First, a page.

Diabetes and hunger levels
A person whose diabetes is well controlled can often rely on feeling hungry or satisfied at the appropriate time. In one adult study, where fullness after a meal was measured, individuals with higher blood glucose levels experienced more fullness. It is particularly important, if you are caring for a child with diabetes, to trust the child to respond sensibly to the promptings of appetite. Continuing to tell children that they must eat more or less regardless of how hungry they feel, will cause them to cease recognizing these feelings after a while. Children often experience lowered appetite if their blood glucose level is high. It is important, therefore, to give children time to reflect and build up their own opinion about what size meals should be. On the other hand, it is important for parents to be vigilant about how much children drink with any meal, especially if the drink contains carbohydrate (e.g. milk) or sugar. Beware! If you are lacking insulin and your diabetes is badly regulated, you may feel hungry even when your blood glucose level is high.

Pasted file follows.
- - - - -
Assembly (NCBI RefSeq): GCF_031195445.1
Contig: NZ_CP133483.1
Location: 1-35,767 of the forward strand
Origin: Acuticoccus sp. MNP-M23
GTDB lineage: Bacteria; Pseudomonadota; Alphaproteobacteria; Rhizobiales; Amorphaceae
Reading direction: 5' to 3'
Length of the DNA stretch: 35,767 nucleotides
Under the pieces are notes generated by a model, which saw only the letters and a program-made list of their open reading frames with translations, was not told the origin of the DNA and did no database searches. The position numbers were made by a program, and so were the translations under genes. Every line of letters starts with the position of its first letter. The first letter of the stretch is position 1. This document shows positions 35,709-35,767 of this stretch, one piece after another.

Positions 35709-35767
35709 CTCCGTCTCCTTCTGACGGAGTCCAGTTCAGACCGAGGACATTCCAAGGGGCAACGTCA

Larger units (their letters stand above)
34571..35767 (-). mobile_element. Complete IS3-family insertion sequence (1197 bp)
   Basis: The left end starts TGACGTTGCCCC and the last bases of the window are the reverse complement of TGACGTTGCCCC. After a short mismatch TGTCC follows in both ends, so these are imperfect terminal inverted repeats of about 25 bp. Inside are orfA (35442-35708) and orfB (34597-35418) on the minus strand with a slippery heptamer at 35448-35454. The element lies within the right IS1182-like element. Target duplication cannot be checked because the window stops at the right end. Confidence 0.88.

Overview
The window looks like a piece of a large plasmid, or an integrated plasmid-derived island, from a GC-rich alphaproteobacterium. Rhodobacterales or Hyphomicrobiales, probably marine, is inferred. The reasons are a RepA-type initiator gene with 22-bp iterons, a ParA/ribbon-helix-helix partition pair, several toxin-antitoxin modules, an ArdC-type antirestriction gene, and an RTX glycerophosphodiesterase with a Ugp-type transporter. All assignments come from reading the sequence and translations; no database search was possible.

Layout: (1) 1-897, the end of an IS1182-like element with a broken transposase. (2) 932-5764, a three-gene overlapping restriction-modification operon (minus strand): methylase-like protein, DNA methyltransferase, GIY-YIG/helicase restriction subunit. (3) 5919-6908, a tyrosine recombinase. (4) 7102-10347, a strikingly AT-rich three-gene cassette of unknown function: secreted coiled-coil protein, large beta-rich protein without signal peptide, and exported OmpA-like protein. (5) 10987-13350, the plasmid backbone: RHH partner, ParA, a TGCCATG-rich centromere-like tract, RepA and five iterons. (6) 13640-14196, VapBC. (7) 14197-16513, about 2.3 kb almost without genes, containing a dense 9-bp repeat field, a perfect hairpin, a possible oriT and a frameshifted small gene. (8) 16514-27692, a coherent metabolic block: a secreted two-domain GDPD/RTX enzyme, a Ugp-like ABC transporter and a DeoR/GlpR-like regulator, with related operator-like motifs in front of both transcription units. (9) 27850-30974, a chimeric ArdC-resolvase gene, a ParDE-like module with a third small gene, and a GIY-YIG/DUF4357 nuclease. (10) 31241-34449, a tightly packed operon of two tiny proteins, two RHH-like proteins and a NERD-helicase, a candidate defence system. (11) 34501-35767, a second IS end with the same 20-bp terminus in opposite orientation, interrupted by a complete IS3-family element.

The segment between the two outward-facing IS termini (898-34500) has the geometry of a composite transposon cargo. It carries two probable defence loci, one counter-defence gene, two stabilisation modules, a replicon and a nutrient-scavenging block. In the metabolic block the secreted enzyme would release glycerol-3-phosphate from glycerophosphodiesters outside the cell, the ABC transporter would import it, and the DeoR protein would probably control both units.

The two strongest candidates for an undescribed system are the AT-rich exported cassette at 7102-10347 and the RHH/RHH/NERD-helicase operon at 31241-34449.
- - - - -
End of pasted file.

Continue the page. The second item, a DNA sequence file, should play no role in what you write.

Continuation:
This content is based on Dr Ragnar Hanas' helpful book, Type 1 Diabetes in children, adolescents and young adults. Click here to order copies of Dr Hanas' book online.